Zinc is an essential mineral that your body needs on a daily basis. Deficiency can lead to numerous negative effects including loss of appetite, hair loss, impaired immunity and more. Luckily, zinc deficiency is not common, but it’s still important to be aware of the benefits it offers for overall health.
What is Zinc?
Zinc is a nutrient which our body cannot store or produce on its own, referred to as an “essential nutrient.” Some of its most essential processes include helping our immune system fight off viruses and bacteria, producing DNA, and building protein. Zinc is also beneficial for wound healing and is necessary for the body to have a proper sense of taste and smell. Other key processes linked to zinc include:
- Enzymatic Reactions
- Proper Growth and Development
- Gene Expression
Benefits of Zinc
- Wound Healing:
Zinc plays a crucial part in synthesizing collagen, boosting our immune function, and aiding inflammatory responses. A person’s skin contains a high concentration of zinc in the body – 5%. Because of this, zinc is necessary for proper wound healing and is commonly used in hospitals as a treatment for skin ulcers, burns, and other injuries.
- Improves Immune System:
Zinc is necessary for cell signaling and immune cell function, helping keep our immune system strong. Certain supplements help reduce oxidative stress and the risk of infections.
- Acne and Skincare:
Zinc plays an essential role in skin care, particularly for those suffering from acne. Acne occurs when the skin’s oil-producing glands are obstructed, leading to inflammation and buildup of bacteria.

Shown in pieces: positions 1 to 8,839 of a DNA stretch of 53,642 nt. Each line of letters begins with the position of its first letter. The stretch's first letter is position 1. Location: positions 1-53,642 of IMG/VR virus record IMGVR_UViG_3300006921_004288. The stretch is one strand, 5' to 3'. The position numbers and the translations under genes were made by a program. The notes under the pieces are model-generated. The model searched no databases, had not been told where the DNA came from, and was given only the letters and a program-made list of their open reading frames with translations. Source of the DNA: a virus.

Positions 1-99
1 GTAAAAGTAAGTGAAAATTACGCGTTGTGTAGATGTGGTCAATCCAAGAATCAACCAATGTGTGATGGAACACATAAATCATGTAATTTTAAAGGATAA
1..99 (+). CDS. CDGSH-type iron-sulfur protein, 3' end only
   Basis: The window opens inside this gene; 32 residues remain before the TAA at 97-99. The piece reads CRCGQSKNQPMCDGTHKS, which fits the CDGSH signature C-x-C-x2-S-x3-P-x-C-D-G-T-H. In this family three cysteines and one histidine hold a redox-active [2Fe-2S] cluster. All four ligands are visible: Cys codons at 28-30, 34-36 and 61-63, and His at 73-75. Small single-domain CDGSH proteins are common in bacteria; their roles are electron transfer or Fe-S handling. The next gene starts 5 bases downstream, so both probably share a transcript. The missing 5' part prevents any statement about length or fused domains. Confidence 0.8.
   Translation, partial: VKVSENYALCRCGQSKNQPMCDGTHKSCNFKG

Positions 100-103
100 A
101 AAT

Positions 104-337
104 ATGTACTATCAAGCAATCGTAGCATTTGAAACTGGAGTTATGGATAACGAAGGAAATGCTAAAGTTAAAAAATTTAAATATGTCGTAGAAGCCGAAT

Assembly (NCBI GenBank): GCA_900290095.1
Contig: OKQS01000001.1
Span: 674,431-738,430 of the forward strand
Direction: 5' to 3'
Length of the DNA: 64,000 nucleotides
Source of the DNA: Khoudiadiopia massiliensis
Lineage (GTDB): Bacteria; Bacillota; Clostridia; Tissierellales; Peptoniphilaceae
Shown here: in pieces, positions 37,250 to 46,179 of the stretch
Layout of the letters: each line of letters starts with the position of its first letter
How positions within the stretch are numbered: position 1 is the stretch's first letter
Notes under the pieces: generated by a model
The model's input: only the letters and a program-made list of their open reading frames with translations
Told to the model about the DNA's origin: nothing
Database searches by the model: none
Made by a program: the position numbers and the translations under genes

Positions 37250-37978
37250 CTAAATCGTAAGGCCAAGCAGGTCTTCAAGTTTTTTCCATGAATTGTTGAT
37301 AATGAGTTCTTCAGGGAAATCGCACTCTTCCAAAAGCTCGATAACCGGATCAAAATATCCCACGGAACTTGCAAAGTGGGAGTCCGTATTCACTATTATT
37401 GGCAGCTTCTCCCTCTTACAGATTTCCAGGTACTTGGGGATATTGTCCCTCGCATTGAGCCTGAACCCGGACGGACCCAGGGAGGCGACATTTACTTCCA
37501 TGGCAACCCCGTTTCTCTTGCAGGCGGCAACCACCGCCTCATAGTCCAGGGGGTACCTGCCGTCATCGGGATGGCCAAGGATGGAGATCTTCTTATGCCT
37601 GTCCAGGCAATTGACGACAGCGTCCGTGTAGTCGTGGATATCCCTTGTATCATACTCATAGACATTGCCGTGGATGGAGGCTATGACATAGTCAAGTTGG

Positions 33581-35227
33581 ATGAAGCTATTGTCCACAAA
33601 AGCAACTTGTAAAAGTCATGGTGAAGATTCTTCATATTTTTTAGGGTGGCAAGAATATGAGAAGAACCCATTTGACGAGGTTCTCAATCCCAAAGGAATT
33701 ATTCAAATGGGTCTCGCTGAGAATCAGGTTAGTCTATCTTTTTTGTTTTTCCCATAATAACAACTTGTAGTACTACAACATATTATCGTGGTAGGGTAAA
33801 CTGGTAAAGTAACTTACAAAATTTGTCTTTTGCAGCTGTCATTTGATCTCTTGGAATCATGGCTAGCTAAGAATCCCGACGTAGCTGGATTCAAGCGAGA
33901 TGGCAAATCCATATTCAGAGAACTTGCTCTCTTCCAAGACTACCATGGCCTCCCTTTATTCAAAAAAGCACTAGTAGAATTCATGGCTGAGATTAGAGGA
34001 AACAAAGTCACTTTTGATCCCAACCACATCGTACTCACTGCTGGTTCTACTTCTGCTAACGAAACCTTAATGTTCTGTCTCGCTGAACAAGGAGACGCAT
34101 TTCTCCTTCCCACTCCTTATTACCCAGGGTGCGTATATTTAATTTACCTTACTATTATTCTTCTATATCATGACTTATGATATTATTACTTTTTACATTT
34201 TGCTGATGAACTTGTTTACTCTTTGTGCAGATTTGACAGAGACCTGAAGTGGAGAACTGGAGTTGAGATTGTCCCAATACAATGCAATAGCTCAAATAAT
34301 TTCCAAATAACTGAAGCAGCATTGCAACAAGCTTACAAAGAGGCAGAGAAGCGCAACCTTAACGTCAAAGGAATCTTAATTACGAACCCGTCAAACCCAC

Since one of zinc’s benefits is reducing inflammation, it plays a crucial role in doing so when applied topically to acne. People with acne also tend to have lower zinc levels, in which case supplements are also recommended.
Where to Find?
You can find over-the-counter zinc supplements at any pharmacy,
and many of the day-to-day ingredients found in our food contain zinc:
- Meat: Pork, Beef, Lamb, Bison.
- Fish: Salmon, Sole, Flounder, Sardines.
- Poultry: Turkey, Chicken.
- Whole Grains: Brown Rice, Quinoa, Oats.
- Dairy: Milk, Yogurt, Cheese.
- Vegetables: Peas, Asparagus, Mushrooms, Kale.
- Legumes: Beans, Lentils, Chickpeas.
- Nuts, Seeds: Cashews, Hemp Seeds, Pumpkin Seeds.
- Shellfish: Crab, Lobster, Clam, Mussels, Oysters.
Excessive Intake and Toxicity:
Just like with everything else in the world, the excessive intake of something is never good. Though zinc deficiency can cause issues, having too much of it is also a problem. Some common symptoms of zinc toxicity are the following:
- Nausea and Vomiting
- Loss of Appetite
Aside from this, excessive zinc intake might also interfere with the proper absorption of other nutrients such as iron and copper.
Because of the possibility of toxicity, there is a recommended dosage depending on a person’s age. Stay away from high dosage supplements unless specified by a doctor and should only be used when a person finds it challenging to obtain zinc nutrients from food.
- Birth – 6 months: 2 mg.
- Infants 7-12 months: 3 mg.
- 1-3 years: 3 mg.
- 4-8 years: 5 mg.
- 9-13 years: 8 mg.
- Male Teens 14-18 years: 11 mg.
- Female Teens 14-18 years: 9 mg.
- Male Adults: 11mg.
- Female Adults: 8 mg.
- Pregnant Teens: 12 mg.
- Pregnant Adults: 11 mg.
- Breastfeeding Teens: 13 mg.
- Breastfeeding Adults: 12 mg.